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German politicians still in disarray

September 21, 2005

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BERLIN, Sept 20: Fears of continuing political instability continued to cast a pall over Germany on Tuesday as politicians struggled to come to terms with unprecedented weekend poll results which have left both Chancellor Gerhard Schroeder and conservative challenger Angela Merkel claiming the right to form the next government.

Political chaos in Europe’s largest and richest nation is also causing concern in other parts of the continent, with European Union officials urging German political leaders to work urgently to set up a stable government.

With both Schroeder and Merkel insisting they had the right to lead any future government, analysts said forming a new governing coalition was likely to be a long, painful and acrimonious affair.

They predicted a further slowing down of Germany’s faltering economic reform efforts and said the gridlock could affect policy-making in the entire 25-nation EU.

Numerically, the conservative Christian Democrats (CDU/CSU) led by Angela Merkel emerged as the narrow winner in Sunday’s polls, with three more seats in the Bundestag than Schroeder’s Social Democrats (SPD). But Merkel, whose electoral performance was much weaker than expected, is facing increasing criticism from her party barons for having lost the election. Merkel, led by as much as 17 percentage points in opinion polls at the start of the campaign, only to finish in a virtual dead heat with the Social Democrats on election day.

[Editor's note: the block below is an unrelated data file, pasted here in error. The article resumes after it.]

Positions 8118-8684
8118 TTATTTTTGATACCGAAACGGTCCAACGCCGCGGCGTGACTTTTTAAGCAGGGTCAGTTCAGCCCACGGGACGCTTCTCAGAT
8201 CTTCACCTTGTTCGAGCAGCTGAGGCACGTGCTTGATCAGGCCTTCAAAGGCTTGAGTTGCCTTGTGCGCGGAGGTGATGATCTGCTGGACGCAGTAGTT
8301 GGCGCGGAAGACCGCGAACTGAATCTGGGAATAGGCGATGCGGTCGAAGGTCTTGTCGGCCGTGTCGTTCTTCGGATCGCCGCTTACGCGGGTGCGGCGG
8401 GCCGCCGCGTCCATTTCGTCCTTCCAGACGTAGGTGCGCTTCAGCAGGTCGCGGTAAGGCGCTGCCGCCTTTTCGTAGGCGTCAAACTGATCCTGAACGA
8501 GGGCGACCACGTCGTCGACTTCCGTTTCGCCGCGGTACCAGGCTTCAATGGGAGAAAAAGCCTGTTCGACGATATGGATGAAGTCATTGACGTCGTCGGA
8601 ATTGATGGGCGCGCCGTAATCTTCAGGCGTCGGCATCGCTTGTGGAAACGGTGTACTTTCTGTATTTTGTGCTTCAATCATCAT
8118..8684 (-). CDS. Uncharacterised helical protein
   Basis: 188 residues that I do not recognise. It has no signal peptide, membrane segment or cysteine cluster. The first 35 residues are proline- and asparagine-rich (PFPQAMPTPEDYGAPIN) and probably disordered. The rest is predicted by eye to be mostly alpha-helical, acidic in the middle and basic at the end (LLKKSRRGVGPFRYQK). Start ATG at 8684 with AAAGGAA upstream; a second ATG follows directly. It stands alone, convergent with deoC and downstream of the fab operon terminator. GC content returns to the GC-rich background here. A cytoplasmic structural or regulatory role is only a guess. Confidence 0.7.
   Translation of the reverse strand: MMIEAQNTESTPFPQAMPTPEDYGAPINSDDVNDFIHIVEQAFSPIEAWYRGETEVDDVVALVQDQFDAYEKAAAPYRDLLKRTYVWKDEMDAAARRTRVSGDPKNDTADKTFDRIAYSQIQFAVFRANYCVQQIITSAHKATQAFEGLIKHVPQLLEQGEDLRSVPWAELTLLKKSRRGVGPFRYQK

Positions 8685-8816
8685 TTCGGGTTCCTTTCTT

Schroeder, still jubilant at having done much better in the polls than expected, is also under fire for riding roughshod over his political rivals in a televised debate held right after the election.

Both leaders face a daunting task in their bid to set up government by seeking coalition partners among the smaller parties. Politicians, business leaders and pundits predicted a fraught period of negotiations during which Germany may become distracted and inward-looking.

Most analysts predict that the two leading parties may end up working together in a so-called “grand coalition” - but warn that the issue of just who would lead such a formation remains open.

There is concern, however, that such a cross-party coalition would be weak, messy and unstable — and unlikely to undertake the kind of radical reforms needed to regenerate the German economy and cut 11.4 per cent unemployment.

In addition to the prospect of a “grand coalition,” analysts say there could be an alliance between the Social Democrats, the Greens and the FDP — nicknamed the “traffic light” coalition because of the red, green and yellow trademark colours of the three political parties.

There is also talk of an alliance between the conservatives, the liberals and the greens in a so-called “Jamaica coalition,” — called such because the black, yellow and green colours associated with the three parties are the same as those of the Caribbean nation’s flag.